The I-130 Family Petition is a form that can be used by U.S. citizens, as well as lawful permanent residents (LRPs) can use to establish a familial connection with petition visas for immediate, non-resident family members, and which can help them gain a visa. Essentially this involves providing proof of U.S. citizenship (for the petitioner), and the existence of a family connection (for the beneficiary). , a process that is primarily designed to reunite families together. While it sounds relatively straightforward, it’s important that individuals filing an I-130 do not rush the process. it’s easy to rush, Taking the time to understand the I-130’s nuts and bolts—especially in regards to correct filing—can, in the long run, greatly improve an applicant’s chance of approval and avoid unnecessary delays.
Below, are answers to some of the most commonly asked questions about who, what, and how to file an I-130 family petition.
What is an I-130 Family Petition?
Simply stated, the I-130 is a document that establishes a close family tie between a U.S. citizen (the petitioner), and a non-resident relative (the beneficiary). In order to file, the petitioner and beneficiary must be in the same immediate family. According to the offices of U.S. Citizenship and Immigration (or, the USCIS), immediate family members include spouses, children, and parents. And while U.S. citizens are also allowed to file on behalf of a sibling, LPRs are restricted to spouses and unmarried children only.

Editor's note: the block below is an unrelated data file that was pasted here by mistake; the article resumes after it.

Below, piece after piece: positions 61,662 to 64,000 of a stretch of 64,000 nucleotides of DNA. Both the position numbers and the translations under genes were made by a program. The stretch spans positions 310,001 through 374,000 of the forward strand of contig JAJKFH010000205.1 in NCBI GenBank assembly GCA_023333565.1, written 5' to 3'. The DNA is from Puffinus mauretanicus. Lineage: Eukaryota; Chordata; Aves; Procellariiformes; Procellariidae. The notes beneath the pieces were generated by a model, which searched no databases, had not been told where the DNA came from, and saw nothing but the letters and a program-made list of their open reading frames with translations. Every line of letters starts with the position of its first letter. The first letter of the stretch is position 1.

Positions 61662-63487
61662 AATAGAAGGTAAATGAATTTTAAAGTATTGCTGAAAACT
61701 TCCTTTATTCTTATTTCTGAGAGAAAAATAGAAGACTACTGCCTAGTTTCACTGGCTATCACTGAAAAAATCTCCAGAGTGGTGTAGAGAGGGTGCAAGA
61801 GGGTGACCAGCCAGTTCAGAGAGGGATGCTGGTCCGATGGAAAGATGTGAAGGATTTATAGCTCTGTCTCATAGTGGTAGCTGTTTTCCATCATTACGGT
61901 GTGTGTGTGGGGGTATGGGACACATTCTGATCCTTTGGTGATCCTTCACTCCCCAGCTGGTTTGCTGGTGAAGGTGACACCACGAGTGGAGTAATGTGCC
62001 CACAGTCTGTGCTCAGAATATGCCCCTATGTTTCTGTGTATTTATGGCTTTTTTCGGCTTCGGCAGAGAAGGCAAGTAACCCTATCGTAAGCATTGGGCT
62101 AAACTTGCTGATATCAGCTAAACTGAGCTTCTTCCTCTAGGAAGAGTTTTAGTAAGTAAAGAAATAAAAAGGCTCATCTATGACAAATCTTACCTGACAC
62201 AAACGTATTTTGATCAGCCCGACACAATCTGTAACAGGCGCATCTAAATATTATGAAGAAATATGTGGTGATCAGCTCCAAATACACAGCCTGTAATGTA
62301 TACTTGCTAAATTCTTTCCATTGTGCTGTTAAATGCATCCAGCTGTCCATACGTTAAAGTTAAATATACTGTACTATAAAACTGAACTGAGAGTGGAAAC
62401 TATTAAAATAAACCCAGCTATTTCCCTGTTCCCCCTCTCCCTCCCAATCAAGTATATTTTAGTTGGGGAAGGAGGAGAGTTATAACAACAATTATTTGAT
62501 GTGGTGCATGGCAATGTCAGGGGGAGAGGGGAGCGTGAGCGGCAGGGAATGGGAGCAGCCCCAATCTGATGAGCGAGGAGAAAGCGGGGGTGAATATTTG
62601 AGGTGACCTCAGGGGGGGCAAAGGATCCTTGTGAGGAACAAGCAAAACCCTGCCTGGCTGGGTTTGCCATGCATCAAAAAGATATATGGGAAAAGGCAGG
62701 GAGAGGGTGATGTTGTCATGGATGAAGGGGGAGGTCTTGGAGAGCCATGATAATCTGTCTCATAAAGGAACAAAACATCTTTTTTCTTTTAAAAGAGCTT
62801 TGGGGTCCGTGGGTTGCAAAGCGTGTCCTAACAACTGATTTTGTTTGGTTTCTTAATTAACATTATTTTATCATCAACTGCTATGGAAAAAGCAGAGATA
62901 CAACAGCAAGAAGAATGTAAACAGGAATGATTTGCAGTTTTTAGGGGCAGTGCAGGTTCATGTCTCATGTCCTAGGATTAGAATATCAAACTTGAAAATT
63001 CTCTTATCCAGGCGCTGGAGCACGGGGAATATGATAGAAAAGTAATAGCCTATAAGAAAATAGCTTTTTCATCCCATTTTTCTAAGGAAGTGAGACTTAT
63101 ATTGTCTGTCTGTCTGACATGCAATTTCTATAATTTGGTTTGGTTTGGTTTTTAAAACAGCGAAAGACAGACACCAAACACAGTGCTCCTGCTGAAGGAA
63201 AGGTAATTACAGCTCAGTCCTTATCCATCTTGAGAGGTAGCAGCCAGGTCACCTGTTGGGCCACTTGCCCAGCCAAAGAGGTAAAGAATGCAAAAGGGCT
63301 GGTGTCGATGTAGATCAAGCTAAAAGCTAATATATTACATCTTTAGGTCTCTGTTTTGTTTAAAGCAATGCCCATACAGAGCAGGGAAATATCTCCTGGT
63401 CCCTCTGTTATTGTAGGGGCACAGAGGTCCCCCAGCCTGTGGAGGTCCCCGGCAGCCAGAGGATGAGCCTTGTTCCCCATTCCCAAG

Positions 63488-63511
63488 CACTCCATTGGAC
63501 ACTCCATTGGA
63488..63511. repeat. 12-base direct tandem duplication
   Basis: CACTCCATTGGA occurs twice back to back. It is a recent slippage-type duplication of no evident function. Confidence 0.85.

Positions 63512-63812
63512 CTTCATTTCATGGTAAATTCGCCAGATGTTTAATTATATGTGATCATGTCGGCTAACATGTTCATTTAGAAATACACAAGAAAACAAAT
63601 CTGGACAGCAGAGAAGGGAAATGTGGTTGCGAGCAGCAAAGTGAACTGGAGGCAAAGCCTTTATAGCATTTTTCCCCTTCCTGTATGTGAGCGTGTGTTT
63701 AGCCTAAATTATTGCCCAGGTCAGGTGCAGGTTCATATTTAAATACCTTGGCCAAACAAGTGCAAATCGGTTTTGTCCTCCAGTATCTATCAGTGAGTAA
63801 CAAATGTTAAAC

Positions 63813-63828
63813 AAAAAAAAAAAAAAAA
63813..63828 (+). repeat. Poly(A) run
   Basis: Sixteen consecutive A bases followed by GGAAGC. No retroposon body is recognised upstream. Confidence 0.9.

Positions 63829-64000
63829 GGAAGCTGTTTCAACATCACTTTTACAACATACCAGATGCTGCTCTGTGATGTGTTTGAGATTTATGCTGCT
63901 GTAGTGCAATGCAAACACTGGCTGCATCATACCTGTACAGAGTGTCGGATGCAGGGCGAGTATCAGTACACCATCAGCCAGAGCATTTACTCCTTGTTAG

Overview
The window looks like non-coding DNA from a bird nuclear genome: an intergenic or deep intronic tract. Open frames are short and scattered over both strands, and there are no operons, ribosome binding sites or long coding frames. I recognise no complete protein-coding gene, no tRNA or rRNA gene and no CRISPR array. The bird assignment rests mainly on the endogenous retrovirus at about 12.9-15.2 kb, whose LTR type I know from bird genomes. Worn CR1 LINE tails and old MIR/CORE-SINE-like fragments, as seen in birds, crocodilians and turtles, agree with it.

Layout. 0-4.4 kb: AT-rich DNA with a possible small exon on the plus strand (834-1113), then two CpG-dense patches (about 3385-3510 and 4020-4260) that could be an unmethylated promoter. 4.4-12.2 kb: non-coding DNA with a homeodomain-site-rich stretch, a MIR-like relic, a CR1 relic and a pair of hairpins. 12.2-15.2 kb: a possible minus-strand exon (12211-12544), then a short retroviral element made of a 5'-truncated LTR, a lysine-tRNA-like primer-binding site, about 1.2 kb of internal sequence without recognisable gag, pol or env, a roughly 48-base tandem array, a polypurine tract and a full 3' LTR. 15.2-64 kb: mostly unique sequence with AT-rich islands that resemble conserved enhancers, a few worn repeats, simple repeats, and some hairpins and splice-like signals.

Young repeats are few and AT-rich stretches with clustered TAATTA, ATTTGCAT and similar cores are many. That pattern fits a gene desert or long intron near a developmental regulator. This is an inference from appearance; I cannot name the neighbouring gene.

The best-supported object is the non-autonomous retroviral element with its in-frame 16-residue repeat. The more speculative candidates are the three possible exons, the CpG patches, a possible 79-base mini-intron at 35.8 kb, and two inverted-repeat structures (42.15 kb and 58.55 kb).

For other, non-immediate family members, Family Preference applications are available. These family members are broken down into categories and receive preferential treatment according to rank. Starting with unmarried children over 21 (classified as First Preference, or F1s), and ranging all the way to over 21 siblings of U.S. citizens in the Fourth Preference, F4, status. LPRs cannot file Family Preference applications.
It should also be noted addition, that each I-130 form can only be used once. So, for example, a petitioner who wishes to file on behalf of his spouse and three children will need four separate I-130 forms—one for each member of the family.
What Documents are Needed for an I-130 Application?
In addition to the completed I-130 forms, a petitioner should be prepared to offer evidence of their own U.S. citizenship and residency, as well as documents that can verify the beneficiary’s relationship to them.
Documents to prove U.S. citizenship might include:
- A U.S. birth certificate
- Certificate of naturalization